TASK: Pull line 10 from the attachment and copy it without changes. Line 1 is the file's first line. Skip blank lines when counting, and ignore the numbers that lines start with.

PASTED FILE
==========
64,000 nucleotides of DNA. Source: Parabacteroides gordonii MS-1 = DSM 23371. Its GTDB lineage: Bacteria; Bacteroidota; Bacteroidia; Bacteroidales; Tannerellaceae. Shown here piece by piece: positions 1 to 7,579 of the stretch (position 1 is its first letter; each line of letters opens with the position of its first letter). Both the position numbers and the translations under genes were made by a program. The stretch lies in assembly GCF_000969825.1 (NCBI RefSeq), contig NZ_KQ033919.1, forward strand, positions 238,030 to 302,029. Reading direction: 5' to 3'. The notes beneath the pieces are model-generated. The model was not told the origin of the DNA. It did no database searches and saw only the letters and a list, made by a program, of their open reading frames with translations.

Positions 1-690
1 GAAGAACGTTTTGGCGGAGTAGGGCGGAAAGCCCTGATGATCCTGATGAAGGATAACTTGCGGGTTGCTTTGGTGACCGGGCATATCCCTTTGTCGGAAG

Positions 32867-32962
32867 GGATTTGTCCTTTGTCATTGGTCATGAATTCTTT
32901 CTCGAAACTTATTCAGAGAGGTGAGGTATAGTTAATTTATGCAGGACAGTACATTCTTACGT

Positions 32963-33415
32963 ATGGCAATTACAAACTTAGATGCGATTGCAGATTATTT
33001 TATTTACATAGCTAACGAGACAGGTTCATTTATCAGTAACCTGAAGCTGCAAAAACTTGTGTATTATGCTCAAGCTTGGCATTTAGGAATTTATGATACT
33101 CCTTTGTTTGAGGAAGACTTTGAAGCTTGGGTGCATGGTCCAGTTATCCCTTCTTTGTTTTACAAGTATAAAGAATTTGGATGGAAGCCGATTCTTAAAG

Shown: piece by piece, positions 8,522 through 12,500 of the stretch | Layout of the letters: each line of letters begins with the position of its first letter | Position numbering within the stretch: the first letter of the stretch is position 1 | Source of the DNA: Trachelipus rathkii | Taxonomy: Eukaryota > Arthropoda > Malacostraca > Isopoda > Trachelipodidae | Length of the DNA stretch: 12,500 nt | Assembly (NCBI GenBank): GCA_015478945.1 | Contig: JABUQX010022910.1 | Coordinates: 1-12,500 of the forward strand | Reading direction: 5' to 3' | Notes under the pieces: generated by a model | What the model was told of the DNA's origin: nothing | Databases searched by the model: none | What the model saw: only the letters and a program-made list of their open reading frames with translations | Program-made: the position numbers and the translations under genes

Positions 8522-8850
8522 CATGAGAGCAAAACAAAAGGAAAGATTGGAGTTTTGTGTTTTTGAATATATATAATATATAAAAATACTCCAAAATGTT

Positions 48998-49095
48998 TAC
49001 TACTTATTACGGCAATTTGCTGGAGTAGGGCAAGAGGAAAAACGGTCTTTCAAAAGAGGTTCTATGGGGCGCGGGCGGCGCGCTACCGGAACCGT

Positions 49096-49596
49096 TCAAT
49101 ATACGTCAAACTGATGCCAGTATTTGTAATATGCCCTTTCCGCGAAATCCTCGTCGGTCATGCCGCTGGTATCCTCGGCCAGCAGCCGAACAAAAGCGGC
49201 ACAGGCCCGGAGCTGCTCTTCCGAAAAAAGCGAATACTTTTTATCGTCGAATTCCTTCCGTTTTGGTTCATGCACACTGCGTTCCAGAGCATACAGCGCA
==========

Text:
33101 CCTTTGTTTGAGGAAGACTTTGAAGCTTGGGTGCATGGTCCAGTTATCCCTTCTTTGTTTTACAAGTATAAAGAATTTGGATGGAAGCCGATTCTTAAAG